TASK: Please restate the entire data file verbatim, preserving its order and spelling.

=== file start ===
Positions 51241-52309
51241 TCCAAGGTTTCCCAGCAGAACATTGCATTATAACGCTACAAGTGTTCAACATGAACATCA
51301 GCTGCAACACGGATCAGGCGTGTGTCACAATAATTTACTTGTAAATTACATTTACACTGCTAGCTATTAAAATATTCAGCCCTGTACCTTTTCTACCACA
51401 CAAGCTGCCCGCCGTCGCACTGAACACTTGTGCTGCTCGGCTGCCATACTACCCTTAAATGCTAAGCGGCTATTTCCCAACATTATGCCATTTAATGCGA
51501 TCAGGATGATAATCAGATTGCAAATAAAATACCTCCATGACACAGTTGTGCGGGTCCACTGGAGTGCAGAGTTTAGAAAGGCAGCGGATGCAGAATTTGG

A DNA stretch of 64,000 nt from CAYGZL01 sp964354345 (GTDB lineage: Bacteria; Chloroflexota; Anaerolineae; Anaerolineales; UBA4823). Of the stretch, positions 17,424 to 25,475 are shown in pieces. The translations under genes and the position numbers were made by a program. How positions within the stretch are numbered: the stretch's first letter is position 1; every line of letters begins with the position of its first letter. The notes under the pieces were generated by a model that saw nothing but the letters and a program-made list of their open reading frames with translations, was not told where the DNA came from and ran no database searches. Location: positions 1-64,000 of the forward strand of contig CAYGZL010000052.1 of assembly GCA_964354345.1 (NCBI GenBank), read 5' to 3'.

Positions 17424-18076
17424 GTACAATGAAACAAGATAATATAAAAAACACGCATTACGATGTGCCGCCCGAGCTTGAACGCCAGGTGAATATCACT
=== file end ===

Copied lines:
Positions 51241-52309
51241 TCCAAGGTTTCCCAGCAGAACATTGCATTATAACGCTACAAGTGTTCAACATGAACATCA
51301 GCTGCAACACGGATCAGGCGTGTGTCACAATAATTTACTTGTAAATTACATTTACACTGCTAGCTATTAAAATATTCAGCCCTGTACCTTTTCTACCACA
51401 CAAGCTGCCCGCCGTCGCACTGAACACTTGTGCTGCTCGGCTGCCATACTACCCTTAAATGCTAAGCGGCTATTTCCCAACATTATGCCATTTAATGCGA
51501 TCAGGATGATAATCAGATTGCAAATAAAATACCTCCATGACACAGTTGTGCGGGTCCACTGGAGTGCAGAGTTTAGAAAGGCAGCGGATGCAGAATTTGG

A DNA stretch of 64,000 nt from CAYGZL01 sp964354345 (GTDB lineage: Bacteria; Chloroflexota; Anaerolineae; Anaerolineales; UBA4823). Of the stretch, positions 17,424 to 25,475 are shown in pieces. The translations under genes and the position numbers were made by a program. How positions within the stretch are numbered: the stretch's first letter is position 1; every line of letters begins with the position of its first letter. The notes under the pieces were generated by a model that saw nothing but the letters and a program-made list of their open reading frames with translations, was not told where the DNA came from and ran no database searches. Location: positions 1-64,000 of the forward strand of contig CAYGZL010000052.1 of assembly GCA_964354345.1 (NCBI GenBank), read 5' to 3'.

Positions 17424-18076
17424 GTACAATGAAACAAGATAATATAAAAAACACGCATTACGATGTGCCGCCCGAGCTTGAACGCCAGGTGAATATCACT